Res Ipsa Loquitur
The Effect Of Res Ipsa
Res ipsa loquitur is usually used when there is no direct evidence of the defendant's negligence. The facts presented to the court must meet the three basic requirements. Once the court decides that the facts of a particular case warrant the application of res ipsa, it instructs the jury on the basic principles, but it is the function of the jury to decide the credibility and weight of the inference to be drawn from the known facts. The jury can conclude that the defendant was negligent, but the jury is not compelled to do so. Everything depends upon the particular facts of each case. An inference of negligence might be so clear that no reasonable person could fail to accept it. If the defendant offers no explanation, the court can direct a verdict for the plaintiff if the inference is so strong that reasonable jurors could not reach any other conclusion. Where the jury considers the question of negligence, it can decide that the facts do not logically lead to an inference of the defendant's negligence, even if the defendant did not offer any evidence in her defense. If the defendant presents evidence that makes it unlikely that she has acted negligently, the plaintiff will lose his case unless he can rebut the evidence, since such evidence destroys the inference of negligence created by res ipsa.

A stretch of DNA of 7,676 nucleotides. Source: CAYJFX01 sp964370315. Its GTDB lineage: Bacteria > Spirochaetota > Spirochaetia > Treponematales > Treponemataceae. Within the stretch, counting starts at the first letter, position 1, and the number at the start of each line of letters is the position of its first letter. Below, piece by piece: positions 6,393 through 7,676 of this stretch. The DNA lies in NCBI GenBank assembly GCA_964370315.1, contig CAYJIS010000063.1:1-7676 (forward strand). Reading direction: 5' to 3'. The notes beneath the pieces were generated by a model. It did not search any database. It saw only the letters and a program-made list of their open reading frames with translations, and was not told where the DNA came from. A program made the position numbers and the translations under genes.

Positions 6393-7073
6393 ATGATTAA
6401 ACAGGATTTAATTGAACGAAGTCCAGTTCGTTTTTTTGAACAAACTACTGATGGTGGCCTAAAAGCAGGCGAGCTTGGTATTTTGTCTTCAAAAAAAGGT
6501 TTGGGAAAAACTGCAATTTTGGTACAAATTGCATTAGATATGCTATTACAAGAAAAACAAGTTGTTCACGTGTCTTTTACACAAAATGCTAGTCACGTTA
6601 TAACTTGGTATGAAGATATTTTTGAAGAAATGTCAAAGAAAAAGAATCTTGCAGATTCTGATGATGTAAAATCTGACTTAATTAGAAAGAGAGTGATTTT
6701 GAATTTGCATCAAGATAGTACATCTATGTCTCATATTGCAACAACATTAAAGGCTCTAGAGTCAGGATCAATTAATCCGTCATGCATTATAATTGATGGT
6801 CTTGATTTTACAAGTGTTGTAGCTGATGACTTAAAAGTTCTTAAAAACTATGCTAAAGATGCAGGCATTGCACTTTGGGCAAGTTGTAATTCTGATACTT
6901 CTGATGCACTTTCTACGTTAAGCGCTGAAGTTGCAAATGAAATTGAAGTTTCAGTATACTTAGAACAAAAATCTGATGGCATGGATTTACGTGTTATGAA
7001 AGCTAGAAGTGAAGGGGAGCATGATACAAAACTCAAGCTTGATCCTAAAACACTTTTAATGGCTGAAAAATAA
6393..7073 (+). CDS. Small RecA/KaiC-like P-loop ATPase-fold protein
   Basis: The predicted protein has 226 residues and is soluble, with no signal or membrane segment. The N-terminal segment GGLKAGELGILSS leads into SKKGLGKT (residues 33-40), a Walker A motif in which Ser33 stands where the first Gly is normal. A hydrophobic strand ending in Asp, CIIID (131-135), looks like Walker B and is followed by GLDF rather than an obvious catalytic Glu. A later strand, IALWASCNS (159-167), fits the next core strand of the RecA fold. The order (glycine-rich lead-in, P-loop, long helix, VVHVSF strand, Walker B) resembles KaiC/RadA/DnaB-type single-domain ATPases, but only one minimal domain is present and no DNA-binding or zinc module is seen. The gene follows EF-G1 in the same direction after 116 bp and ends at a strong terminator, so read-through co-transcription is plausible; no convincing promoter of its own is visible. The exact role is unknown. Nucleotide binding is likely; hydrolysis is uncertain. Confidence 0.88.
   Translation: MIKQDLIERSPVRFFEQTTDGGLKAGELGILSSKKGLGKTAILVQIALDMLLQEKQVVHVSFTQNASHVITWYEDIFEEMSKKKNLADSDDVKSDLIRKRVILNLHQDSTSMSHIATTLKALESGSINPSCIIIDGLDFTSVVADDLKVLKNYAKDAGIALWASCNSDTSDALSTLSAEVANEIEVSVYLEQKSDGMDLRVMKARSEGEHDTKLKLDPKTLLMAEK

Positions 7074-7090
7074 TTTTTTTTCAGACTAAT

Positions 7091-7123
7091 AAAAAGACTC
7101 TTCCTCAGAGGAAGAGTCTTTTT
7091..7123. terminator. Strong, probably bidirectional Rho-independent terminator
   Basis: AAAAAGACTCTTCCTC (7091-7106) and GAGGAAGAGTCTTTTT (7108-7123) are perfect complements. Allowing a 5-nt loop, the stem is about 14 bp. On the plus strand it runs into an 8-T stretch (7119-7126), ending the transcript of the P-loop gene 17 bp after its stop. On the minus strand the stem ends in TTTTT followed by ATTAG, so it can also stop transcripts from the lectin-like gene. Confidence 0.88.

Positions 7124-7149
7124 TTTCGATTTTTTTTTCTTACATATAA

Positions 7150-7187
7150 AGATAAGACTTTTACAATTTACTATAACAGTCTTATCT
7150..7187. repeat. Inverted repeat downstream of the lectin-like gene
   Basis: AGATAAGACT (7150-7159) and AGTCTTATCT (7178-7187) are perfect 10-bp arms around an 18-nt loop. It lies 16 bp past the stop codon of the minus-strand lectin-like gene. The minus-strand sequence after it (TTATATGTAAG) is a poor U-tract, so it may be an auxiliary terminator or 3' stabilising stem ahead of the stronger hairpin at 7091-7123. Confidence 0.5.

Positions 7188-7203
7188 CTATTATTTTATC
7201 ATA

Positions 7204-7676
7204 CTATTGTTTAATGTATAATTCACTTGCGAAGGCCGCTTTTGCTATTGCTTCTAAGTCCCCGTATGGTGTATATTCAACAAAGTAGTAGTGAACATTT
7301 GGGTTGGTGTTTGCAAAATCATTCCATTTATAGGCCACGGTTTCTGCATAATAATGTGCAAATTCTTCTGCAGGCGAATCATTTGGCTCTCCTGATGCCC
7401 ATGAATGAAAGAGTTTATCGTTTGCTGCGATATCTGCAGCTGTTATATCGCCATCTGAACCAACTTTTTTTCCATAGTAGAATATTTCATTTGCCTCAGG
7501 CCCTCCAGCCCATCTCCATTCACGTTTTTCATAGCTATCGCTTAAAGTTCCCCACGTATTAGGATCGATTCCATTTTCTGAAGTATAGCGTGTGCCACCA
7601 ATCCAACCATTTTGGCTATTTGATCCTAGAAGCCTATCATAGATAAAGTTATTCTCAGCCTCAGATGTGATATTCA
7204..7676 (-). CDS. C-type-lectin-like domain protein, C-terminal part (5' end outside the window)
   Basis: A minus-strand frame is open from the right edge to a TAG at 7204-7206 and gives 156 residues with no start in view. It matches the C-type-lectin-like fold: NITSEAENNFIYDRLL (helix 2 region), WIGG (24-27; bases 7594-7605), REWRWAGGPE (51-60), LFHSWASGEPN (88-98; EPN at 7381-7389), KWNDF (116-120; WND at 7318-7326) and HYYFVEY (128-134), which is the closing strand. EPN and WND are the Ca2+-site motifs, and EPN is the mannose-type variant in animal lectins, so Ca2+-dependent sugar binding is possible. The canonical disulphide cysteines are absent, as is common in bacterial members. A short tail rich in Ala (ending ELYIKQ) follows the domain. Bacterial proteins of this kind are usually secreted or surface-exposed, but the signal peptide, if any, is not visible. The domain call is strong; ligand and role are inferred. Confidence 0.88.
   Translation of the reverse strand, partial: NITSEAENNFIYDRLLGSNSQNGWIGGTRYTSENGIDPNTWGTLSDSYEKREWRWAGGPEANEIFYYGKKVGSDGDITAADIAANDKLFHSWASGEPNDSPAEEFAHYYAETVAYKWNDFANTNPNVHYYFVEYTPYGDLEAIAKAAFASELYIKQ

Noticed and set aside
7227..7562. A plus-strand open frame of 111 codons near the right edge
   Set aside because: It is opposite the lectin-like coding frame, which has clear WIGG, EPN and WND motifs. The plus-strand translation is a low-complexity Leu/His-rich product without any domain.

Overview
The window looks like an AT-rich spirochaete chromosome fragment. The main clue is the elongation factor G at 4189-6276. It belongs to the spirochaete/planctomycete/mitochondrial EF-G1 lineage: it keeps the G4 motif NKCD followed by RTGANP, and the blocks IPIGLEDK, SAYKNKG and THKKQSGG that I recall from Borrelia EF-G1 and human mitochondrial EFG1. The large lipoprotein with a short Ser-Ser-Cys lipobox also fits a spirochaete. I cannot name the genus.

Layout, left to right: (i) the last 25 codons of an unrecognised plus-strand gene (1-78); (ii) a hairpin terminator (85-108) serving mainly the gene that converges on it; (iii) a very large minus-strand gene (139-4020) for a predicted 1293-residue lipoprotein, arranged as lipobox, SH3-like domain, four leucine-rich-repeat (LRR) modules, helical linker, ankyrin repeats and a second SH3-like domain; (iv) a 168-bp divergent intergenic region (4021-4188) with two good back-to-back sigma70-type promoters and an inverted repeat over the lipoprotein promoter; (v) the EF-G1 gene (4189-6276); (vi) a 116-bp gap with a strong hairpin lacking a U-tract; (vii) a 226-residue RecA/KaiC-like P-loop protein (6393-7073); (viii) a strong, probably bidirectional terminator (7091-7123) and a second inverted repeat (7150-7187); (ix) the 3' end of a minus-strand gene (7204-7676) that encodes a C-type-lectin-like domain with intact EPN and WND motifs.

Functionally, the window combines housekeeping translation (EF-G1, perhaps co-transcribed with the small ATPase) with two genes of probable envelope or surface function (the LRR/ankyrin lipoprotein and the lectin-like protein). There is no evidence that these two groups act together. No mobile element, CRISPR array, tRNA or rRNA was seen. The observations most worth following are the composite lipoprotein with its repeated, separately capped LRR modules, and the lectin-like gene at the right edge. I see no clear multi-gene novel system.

A minority of courts hold that res ipsa creates a rebuttable presumption of negligence. Unless the defendant offers sufficient evidence to contradict it, the court must direct a verdict for the plaintiff. Some states have gone as far as to shift the burden of proof to the defendant, requiring her to introduce evidence of greater weight than that of the plaintiff.